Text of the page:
How I migrated my blog from Wordpress to Hugo

Reading time: 4 minutes

When I decided to migrate my old Wordpress blog to a new, Hugo-based website, I thought I’d write down my notes along the way and make a detailed migration guide. Unfortunately, best laid plans go awry and by the time I was done, I only had a few notes and didn’t remember all the context.

Nevertheless, I’m sharing what notes I do have, so that even if it’s not a “detailed” guide, I can at least give some pointers to someone else attempting the same thing.

N.B. I had long ago turned off new comments to my posts and have no plans to provide them on the new site, so I didn’t care about losing legacy comments from my posts during the migration. YMMV.

  1. I chose to use the wordpress-to-jekyll exporter because it seemed a little more stable/robust; I found its command line mode easier since I didn’t have to divine the path to the generated tarball.
  2. I ran Hugo’s jekyll import command to generate a Hugo site from the Jekyll one.
  3. I put new site under version control before I started hacking at it.
  4. I picked a theme from the Hugo Themes site and started customizing it. This process continued in parallel throughout other work. I found, in particular, getting old-style and new-style syntax highlighting to look similar was a long exercise in CSS hackery.
  5. I customized the config.yml. In particular, I set up a permalink style that I knew I could later remap from the old site to the new.
  6. I renamed ‘post’ to ‘blog’, and added a ‘talks’ permalink. On the old site, I had talks on a single Wordpress page. On the new site, I want each talk to have its own page in a talks section.
  7. I updated the ‘url’ field in front matter to keep the final URL part so I can redirect it cleanly later; I won’t use that field for new posts, though.
  8. I wrote a program to clean up the rest of front matter, such as deleting fields I didn’t need/want like ‘guid’, ‘openid_comments’, etc. I also merged categories into tags and added tags based on file name substring matches.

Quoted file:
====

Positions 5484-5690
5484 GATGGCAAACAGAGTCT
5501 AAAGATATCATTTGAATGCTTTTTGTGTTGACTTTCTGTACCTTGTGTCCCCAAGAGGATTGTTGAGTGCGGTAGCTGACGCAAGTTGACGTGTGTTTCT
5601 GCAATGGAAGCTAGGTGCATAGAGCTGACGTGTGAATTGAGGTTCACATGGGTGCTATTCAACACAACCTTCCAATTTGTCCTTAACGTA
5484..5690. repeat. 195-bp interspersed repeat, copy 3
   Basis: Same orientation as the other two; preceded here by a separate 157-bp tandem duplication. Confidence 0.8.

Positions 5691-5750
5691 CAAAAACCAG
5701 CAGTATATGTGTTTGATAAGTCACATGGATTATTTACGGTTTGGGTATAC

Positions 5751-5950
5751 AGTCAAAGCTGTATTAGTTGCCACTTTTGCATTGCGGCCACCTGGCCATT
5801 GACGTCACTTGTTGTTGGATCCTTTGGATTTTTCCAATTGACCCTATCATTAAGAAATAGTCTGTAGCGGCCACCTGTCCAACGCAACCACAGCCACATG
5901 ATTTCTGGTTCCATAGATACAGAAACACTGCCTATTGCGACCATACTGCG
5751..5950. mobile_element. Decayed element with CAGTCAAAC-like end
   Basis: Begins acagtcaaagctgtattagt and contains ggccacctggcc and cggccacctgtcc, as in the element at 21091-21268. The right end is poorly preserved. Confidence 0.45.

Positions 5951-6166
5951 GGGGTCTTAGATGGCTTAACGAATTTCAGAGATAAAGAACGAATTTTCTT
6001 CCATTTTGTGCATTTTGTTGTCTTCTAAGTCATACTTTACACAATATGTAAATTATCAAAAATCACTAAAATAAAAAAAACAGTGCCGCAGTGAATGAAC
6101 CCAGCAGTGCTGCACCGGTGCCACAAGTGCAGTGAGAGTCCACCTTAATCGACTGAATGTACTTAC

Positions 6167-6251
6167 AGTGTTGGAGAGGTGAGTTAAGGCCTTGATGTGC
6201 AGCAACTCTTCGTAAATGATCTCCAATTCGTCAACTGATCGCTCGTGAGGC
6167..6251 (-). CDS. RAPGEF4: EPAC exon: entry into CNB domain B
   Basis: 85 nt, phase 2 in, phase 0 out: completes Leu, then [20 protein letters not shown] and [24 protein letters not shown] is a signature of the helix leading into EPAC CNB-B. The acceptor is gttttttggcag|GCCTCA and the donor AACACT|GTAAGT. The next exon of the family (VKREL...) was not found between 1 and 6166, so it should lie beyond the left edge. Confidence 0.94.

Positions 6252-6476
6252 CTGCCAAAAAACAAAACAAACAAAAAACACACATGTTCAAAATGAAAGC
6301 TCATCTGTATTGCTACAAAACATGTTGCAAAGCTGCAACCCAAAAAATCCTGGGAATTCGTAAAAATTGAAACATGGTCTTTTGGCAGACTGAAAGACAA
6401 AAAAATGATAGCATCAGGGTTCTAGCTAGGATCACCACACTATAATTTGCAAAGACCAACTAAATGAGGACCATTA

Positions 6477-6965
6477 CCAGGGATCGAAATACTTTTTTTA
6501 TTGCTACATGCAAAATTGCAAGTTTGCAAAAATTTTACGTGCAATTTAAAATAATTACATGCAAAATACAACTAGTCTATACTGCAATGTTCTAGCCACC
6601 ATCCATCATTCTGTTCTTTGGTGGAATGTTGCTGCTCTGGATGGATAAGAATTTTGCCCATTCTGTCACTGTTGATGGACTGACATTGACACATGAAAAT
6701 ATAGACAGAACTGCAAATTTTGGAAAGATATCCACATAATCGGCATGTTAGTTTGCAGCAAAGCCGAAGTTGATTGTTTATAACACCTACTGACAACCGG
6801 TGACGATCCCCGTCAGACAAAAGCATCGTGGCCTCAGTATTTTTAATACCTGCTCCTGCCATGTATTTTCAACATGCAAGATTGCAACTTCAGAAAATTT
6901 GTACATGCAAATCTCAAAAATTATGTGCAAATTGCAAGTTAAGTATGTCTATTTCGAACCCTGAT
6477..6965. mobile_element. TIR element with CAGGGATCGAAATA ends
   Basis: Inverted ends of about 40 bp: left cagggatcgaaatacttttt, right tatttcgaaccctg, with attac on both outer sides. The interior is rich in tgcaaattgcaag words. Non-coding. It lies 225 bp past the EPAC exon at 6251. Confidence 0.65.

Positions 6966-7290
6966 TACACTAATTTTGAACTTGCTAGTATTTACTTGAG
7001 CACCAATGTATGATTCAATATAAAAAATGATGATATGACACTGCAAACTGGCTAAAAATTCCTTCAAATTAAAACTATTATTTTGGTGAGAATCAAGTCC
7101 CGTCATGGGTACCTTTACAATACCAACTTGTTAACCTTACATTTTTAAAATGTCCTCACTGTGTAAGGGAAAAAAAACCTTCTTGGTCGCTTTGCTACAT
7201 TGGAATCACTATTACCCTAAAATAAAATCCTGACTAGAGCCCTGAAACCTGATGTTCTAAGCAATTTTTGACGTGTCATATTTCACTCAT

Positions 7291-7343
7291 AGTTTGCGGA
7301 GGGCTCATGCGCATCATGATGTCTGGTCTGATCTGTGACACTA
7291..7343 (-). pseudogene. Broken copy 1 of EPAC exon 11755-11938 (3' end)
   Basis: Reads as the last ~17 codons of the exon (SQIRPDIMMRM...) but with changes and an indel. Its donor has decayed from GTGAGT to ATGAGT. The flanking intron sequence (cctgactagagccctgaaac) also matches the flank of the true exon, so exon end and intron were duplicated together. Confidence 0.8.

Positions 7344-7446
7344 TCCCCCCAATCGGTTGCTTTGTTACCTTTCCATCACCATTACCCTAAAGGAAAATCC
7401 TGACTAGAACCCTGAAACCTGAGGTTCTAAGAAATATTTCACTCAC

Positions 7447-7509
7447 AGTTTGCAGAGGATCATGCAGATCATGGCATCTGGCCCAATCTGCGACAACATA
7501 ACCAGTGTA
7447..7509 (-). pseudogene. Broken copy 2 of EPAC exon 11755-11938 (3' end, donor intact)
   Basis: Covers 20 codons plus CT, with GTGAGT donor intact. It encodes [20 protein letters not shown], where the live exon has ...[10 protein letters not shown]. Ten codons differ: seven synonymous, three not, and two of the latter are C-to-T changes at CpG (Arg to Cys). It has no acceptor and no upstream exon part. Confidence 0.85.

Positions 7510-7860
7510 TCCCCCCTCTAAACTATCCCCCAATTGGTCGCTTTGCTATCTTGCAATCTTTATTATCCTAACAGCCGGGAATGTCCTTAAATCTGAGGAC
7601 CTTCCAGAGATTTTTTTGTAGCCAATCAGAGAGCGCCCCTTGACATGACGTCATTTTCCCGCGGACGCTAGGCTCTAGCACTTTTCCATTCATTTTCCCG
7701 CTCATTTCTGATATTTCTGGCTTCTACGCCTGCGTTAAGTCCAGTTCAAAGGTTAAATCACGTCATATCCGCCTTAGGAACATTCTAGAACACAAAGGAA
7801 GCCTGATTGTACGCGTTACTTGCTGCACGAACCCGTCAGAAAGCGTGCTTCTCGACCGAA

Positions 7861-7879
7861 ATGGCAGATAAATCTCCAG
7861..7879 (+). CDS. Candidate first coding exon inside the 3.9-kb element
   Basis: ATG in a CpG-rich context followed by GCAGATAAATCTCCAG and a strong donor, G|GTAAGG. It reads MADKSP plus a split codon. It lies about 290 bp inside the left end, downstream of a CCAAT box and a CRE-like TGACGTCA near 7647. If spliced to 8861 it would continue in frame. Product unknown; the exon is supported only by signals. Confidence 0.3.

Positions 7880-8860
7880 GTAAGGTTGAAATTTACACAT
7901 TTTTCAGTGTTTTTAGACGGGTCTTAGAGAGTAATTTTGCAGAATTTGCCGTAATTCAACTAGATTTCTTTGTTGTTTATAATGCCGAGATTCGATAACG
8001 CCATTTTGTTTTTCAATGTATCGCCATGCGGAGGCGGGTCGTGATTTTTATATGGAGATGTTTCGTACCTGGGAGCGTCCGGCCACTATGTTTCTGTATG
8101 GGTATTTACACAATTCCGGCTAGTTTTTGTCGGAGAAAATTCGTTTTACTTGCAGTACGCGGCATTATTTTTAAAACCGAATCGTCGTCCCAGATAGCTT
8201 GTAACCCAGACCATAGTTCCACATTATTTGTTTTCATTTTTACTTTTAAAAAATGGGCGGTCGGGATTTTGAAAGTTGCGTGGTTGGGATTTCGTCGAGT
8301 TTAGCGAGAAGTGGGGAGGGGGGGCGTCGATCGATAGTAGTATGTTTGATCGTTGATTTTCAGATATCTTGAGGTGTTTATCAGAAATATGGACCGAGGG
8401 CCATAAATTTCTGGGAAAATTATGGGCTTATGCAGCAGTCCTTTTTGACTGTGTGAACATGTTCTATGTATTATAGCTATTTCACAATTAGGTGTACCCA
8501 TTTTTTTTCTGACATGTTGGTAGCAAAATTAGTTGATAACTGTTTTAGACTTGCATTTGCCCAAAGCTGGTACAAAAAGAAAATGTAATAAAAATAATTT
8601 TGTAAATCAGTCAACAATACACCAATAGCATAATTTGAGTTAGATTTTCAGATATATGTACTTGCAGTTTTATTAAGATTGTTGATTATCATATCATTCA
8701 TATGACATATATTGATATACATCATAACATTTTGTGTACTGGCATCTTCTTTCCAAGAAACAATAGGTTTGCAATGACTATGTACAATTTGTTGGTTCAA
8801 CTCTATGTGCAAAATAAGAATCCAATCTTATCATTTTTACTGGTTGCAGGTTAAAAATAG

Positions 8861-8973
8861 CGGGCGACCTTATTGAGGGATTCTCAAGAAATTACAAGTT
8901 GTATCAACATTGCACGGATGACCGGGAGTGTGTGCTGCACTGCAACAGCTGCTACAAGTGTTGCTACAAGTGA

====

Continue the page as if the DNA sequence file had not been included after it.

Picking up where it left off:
9. I wrote a program to replace all references to old site URLs with new site URLs; I didn’t replace them with Hugo reference shortcodes because it seemed like too much work at the time.
  10. I added an .htaccess that enabled compression and caching.
  11. I had my ISP turn on Let’s Encrypt TLS support for the site and amended the .htaccess file to redirect all ‘http’ scheme URLs to ‘https’. I wrote another program to fix up all URLs accordingly (image src fields in particular needed changing).
  12. For all the old talks I had listed, I created a new page. Since I was doing all this work anyway, I tracked down video links and uploaded slides to SlideShare and wrote a custom template to render them if links were in the front-matter. This was a lot of work and is probably the main reason I fell off the wagon taking notes on my process. I’m pretty happy with how the new section turned out, though!
  13. When browsing old posts, I realized that some of the converted Markdown was corrupt. What should have been **Some pseudo-header** on a line by itself was converted with the trailing ** on a separate line. The same was true for _foo bar_ lines. I edited by hand all files with that pattern.
  14. For the old site, I wrote an .htaccess file to redirect old permalinks to the new ones on the new site and return 410 (Gone) for all other pages.

There are probably other small tweaks I did that I didn’t write down. Hacking at the theme and design has been an ongoing effort, but I think it’s pretty close to what I want for launching version 1 of the new site.

If you need to convert your Wordpress site to Hugo, I hope you find these notes useful. Good luck!

•      •      •

If you enjoyed this or have feedback, please let me know by or